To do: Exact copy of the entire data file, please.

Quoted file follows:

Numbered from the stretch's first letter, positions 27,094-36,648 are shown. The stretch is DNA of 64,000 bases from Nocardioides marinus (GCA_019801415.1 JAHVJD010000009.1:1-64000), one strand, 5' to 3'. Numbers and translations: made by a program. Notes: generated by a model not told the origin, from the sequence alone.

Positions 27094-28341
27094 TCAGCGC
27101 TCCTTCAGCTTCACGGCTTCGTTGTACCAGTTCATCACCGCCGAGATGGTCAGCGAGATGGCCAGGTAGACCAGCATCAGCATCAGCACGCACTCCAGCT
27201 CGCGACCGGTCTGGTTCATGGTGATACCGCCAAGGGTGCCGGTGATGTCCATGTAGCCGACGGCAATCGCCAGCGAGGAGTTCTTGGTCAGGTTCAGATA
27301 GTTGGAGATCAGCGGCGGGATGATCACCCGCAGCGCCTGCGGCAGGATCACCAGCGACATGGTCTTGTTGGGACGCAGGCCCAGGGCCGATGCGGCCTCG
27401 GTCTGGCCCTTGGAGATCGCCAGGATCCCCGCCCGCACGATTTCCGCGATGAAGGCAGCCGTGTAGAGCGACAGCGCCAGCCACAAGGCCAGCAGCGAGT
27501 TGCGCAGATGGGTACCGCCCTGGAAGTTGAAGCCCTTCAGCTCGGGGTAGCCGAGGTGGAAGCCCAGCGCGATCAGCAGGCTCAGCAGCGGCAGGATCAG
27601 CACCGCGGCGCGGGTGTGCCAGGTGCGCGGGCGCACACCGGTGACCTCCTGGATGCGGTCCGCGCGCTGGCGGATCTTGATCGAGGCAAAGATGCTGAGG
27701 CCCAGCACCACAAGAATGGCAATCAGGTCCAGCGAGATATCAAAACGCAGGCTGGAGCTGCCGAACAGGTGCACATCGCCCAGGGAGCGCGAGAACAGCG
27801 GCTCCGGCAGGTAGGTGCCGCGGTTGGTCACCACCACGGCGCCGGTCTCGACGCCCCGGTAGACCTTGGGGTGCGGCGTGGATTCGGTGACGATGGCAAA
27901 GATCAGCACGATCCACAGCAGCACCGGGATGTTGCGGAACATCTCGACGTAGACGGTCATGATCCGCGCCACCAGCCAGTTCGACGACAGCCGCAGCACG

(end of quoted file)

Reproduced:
Numbered from the stretch's first letter, positions 27,094-36,648 are shown. The stretch is DNA of 64,000 bases from Nocardioides marinus (GCA_019801415.1 JAHVJD010000009.1:1-64000), one strand, 5' to 3'. Numbers and translations: made by a program. Notes: generated by a model not told the origin, from the sequence alone.

Positions 27094-28341
27094 TCAGCGC
27101 TCCTTCAGCTTCACGGCTTCGTTGTACCAGTTCATCACCGCCGAGATGGTCAGCGAGATGGCCAGGTAGACCAGCATCAGCATCAGCACGCACTCCAGCT
27201 CGCGACCGGTCTGGTTCATGGTGATACCGCCAAGGGTGCCGGTGATGTCCATGTAGCCGACGGCAATCGCCAGCGAGGAGTTCTTGGTCAGGTTCAGATA
27301 GTTGGAGATCAGCGGCGGGATGATCACCCGCAGCGCCTGCGGCAGGATCACCAGCGACATGGTCTTGTTGGGACGCAGGCCCAGGGCCGATGCGGCCTCG
27401 GTCTGGCCCTTGGAGATCGCCAGGATCCCCGCCCGCACGATTTCCGCGATGAAGGCAGCCGTGTAGAGCGACAGCGCCAGCCACAAGGCCAGCAGCGAGT
27501 TGCGCAGATGGGTACCGCCCTGGAAGTTGAAGCCCTTCAGCTCGGGGTAGCCGAGGTGGAAGCCCAGCGCGATCAGCAGGCTCAGCAGCGGCAGGATCAG
27601 CACCGCGGCGCGGGTGTGCCAGGTGCGCGGGCGCACACCGGTGACCTCCTGGATGCGGTCCGCGCGCTGGCGGATCTTGATCGAGGCAAAGATGCTGAGG
27701 CCCAGCACCACAAGAATGGCAATCAGGTCCAGCGAGATATCAAAACGCAGGCTGGAGCTGCCGAACAGGTGCACATCGCCCAGGGAGCGCGAGAACAGCG
27801 GCTCCGGCAGGTAGGTGCCGCGGTTGGTCACCACCACGGCGCCGGTCTCGACGCCCCGGTAGACCTTGGGGTGCGGCGTGGATTCGGTGACGATGGCAAA
27901 GATCAGCACGATCCACAGCAGCACCGGGATGTTGCGGAACATCTCGACGTAGACGGTCATGATCCGCGCCACCAGCCAGTTCGACGACAGCCGCAGCACG